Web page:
"Citizen scientists" wanted to track eclipse

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The eclipse gives you a chance to be a scientist in your own backyard.

Earlier this summer Raising Nebraska teamed up with Hastings College to put on workshops to help teachers get ready for the total solar eclipse on August 21.

They're asking school classes to keep track of the temperature, but they're also opening it up to anyone who wants to be a citizen scientist.

Extension Educator Beth Janning of Raising Nebraska says all you have to do is track the weather, and later enter it to a website.

"And then once that data is in we'll also have a map so you'll be able to see the temperature change. and we're hoping we'll be able to tell where the eclipse moves through based upon the citizens and everybody's temperatures that they inputted," she said.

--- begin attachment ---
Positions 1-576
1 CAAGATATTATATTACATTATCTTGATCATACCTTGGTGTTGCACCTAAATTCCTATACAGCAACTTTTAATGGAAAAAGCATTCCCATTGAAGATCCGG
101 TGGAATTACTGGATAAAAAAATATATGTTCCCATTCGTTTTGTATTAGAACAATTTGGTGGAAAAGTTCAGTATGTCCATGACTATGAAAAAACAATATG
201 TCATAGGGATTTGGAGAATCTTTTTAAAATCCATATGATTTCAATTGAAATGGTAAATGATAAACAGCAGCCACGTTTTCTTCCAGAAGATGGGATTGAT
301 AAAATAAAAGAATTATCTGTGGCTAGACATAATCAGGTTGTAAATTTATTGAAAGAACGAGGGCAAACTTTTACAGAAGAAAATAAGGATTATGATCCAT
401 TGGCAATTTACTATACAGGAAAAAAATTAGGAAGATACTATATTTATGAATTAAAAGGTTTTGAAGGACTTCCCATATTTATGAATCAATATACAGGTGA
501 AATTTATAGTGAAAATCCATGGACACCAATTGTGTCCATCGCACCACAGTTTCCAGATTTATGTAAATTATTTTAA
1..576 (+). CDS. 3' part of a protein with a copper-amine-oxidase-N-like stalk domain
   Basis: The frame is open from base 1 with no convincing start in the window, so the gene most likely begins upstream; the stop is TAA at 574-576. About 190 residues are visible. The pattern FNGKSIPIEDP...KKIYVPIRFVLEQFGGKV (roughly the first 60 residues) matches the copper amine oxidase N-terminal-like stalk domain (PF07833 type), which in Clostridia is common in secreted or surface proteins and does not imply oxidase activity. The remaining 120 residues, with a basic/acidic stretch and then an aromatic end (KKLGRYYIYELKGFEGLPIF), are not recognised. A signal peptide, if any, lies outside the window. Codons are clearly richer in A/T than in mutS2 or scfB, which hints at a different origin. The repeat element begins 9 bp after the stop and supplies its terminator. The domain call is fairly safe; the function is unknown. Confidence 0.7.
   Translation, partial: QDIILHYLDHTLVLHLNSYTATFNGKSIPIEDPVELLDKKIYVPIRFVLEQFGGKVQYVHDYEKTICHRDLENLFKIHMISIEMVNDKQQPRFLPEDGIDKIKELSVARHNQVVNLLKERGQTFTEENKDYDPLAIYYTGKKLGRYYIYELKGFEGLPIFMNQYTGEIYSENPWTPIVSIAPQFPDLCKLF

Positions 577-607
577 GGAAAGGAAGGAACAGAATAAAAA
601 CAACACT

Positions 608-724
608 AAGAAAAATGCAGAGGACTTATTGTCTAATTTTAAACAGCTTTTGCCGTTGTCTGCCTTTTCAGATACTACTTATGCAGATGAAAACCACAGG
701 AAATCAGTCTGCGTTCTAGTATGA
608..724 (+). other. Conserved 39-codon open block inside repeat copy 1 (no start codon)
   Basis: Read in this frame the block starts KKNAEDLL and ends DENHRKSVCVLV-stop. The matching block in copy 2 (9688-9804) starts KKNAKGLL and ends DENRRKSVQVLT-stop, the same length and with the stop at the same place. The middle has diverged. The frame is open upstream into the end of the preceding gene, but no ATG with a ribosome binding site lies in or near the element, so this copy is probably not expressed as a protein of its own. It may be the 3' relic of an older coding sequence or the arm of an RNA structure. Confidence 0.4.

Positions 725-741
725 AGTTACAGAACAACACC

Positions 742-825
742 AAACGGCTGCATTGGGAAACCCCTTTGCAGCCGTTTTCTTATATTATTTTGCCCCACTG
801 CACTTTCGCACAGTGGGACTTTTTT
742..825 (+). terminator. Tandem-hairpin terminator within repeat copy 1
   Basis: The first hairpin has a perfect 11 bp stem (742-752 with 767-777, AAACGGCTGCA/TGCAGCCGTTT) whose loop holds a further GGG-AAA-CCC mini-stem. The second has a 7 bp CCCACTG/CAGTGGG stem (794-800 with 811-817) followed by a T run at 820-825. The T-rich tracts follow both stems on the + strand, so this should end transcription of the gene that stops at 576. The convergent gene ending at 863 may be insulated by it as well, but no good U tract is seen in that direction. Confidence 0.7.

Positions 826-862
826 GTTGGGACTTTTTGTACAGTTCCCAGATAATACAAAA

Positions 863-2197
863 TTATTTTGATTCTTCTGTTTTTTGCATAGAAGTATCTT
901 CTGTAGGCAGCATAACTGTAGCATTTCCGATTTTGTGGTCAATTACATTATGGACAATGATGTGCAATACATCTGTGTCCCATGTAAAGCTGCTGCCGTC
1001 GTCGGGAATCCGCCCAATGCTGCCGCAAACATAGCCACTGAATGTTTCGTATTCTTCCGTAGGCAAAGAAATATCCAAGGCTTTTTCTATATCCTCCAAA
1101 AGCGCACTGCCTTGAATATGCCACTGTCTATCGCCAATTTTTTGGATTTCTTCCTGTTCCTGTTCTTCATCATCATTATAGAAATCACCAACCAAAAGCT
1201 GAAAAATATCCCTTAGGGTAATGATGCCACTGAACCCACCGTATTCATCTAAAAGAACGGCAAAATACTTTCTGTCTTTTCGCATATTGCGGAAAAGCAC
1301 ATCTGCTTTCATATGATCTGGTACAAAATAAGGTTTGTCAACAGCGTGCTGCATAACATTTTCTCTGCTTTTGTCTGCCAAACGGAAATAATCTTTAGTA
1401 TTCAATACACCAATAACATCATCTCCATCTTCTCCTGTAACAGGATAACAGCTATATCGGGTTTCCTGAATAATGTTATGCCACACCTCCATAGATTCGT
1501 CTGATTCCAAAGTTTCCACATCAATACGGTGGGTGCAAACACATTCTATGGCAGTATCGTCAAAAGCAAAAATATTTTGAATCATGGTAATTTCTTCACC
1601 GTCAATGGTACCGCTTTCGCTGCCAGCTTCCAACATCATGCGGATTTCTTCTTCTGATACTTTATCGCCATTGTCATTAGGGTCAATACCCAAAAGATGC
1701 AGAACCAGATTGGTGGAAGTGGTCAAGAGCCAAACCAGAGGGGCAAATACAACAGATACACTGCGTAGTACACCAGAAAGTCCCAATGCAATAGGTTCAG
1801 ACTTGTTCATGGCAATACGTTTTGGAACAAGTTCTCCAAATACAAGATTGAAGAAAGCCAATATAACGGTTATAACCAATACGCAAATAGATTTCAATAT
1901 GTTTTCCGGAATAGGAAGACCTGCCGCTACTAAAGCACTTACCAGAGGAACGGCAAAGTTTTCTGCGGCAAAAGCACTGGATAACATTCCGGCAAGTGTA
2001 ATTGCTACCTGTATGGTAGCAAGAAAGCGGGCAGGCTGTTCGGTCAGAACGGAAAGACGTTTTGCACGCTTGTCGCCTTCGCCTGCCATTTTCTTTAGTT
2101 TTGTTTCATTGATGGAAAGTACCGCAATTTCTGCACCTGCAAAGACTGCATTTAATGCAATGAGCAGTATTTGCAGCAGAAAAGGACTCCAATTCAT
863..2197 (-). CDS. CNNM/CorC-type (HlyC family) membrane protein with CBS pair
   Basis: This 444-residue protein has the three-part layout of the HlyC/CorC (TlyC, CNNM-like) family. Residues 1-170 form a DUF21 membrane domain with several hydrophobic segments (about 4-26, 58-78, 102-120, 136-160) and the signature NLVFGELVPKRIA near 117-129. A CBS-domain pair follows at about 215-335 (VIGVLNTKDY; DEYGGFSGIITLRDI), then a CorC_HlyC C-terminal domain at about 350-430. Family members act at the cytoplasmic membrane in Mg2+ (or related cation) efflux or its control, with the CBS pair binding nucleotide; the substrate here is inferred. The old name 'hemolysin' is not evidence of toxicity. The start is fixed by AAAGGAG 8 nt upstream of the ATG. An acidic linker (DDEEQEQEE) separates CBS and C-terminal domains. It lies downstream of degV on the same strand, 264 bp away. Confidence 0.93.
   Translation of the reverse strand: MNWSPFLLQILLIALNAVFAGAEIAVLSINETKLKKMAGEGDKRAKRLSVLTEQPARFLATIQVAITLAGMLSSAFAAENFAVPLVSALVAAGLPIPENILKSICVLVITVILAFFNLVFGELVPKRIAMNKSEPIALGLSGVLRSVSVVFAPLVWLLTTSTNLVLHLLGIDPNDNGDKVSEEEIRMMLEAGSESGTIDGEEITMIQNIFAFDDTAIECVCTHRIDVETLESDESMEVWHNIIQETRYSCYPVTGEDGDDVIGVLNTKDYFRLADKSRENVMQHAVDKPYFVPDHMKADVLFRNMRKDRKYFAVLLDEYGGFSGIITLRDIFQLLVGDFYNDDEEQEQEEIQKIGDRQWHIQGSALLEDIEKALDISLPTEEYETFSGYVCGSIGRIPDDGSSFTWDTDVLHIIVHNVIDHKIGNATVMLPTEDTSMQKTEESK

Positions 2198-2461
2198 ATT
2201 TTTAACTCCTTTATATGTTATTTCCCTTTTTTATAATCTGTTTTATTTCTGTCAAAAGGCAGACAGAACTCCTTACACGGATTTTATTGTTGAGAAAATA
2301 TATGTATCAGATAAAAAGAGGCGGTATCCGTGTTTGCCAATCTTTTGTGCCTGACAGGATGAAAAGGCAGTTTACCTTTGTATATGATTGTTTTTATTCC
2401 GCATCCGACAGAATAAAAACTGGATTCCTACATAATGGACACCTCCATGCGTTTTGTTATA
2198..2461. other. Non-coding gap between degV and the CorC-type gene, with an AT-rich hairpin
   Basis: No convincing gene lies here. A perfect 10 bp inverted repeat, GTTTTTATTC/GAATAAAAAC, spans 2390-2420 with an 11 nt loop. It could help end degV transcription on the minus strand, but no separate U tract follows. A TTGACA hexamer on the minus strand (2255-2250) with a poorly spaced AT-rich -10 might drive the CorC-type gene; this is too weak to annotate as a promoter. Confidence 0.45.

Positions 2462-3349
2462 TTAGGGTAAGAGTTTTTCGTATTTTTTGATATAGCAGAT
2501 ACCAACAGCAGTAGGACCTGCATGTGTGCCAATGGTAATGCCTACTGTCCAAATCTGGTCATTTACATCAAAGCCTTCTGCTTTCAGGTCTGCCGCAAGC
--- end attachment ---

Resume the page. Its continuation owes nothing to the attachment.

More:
She said temps could drop 10 degrees or more during the eclipse.

And not only do they want data from those in the path of totality, but they want temperatures from across the country to get a good comparison.

Learn more here:

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